Precise correction of disease-causing mutations requires the repair of Cas9-induced double-stranded DNA (dsDNA) breaks by HDR mechanisms, which are highly inefficient in non-dividing cells [66]. Recently, a new system, called ‘CRISPR-Cas-associated base editing’ was developed that enables conversion of C-G to T-A base pairs and vice versa, independent of dsDNA break formation and HDR [73,74,75]. Villiger et al. [53] corrected the disease phenotype in adult phenylalanine hydroxylase (Pah)enu2 mice, a model for the human autosomal recessive liver disease, phenylketonuria (PKU), using one of the CRISPR-Cas-associated base editors, called ‘intein-split base editor’. This editor allows the splitting of the fusion protein into two parts, thereby circumventing the limited packaging capacity of AAV vectors. Conventional tail-vein injection of AAV-base editing agents resulted in Pahenu2 gene correction rates that restored physiological blood phenylalanine levels below 120 µmol/L, with the restoration of phenylalanine hydroxylase enzyme activity. These findings suggest the feasibility of using AAV-mediated delivery of base-editing agents for the treatment of genetic diseases in vivo. Intrathecal injection of rAAV particles was also used to correct the disease phenotype in a mouse model of amyotrophic lateral sclerosis (ALS) caused by mutations in the superoxide dismutase 1 (SOD1) gene [76]. This treatment resulted in prolonged survival and marked delay in the progression of disease in the ALS model mice.

Song et al. [52] recently demonstrated that the A>G splice-site mutation in Fah associated with hereditary tyrosinemia is curable by the adenine base editor (ABE) system, one of the base editor techniques enabling the conversion of A-T base pairs to G-C base pairs [74]. When Fahmut/mut mice were subjected to HGD of a solution containing ABE, splicing was partially restored, along with the generation of Fah-positive hepatocytes in the liver and rescued weight loss. This indicates that correction of point mutations without supplying a DNA-repair template is possible. These findings suggest that ABE can be used for the correction of genetic diseases in adult animals.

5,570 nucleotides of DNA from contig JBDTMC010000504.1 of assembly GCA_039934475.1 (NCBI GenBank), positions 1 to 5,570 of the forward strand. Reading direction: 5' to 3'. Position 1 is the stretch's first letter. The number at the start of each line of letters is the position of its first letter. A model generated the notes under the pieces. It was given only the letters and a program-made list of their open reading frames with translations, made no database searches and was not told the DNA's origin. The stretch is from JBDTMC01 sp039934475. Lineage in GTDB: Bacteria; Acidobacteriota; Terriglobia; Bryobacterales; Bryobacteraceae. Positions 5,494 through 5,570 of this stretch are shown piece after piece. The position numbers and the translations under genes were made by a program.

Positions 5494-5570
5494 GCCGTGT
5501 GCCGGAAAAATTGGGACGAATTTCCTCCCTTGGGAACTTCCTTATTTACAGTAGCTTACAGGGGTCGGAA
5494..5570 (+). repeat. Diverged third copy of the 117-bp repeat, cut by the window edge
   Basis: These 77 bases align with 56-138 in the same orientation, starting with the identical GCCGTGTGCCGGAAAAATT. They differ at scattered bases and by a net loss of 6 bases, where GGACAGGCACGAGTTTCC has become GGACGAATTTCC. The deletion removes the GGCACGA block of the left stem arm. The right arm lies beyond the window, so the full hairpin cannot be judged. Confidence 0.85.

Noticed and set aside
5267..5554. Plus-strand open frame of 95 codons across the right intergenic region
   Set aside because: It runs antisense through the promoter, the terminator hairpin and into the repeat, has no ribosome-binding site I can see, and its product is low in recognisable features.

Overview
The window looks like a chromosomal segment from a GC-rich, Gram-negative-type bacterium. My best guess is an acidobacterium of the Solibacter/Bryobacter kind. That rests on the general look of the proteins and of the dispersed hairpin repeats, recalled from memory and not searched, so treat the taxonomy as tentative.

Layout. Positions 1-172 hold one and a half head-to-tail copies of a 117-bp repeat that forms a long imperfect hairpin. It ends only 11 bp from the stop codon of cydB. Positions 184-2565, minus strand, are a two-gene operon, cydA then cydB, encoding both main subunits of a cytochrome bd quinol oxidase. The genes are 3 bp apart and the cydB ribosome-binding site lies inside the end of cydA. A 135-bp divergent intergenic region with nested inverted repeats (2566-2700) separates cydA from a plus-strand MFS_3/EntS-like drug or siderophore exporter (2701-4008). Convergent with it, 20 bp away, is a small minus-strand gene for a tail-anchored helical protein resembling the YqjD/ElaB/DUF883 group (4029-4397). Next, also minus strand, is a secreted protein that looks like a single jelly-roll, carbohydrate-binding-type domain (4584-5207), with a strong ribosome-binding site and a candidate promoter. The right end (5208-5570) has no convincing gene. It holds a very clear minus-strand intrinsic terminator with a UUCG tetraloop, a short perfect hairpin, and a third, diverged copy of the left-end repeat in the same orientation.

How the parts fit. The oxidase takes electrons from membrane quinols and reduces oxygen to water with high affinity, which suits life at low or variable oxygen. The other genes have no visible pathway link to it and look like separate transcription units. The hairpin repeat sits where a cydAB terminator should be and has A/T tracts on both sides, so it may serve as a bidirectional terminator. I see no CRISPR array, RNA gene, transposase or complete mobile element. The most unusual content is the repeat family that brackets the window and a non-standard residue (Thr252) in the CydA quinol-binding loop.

Anzalone et al. [77] developed a new system, called ‘prime editing,’ enabling targeted insertions, deletions, and base-to-base conversions without the need for DSBs or donor DNA templates. This method uses a fusion protein consisting of a catalytically impaired Cas9 endonuclease fused to an engineered reverse transcriptase enzyme and a prime editing gRNA (pegRNA) capable of identifying the target site and providing new genetic information to replace the target DNA nucleotides. Anzalone et al. [77] demonstrated that applying prime editing to human HEK293T cells to remove 4 bp in the hexosaminidase A (HEXA) gene resulted in the correction of the most common mutations that causes Tay-Sachs disease. According to Anzalone et al. [77], prime editors exhibited higher or similar efficiency as Cas9-initiated HDR, with much lower indels and off-target activity. Prime editing may be a powerful tool to correct mutations in liver-related disorders, although the technology itself appears to be at an early stage of development.

5. Genome-Editing-Based Treatment for Viral Infections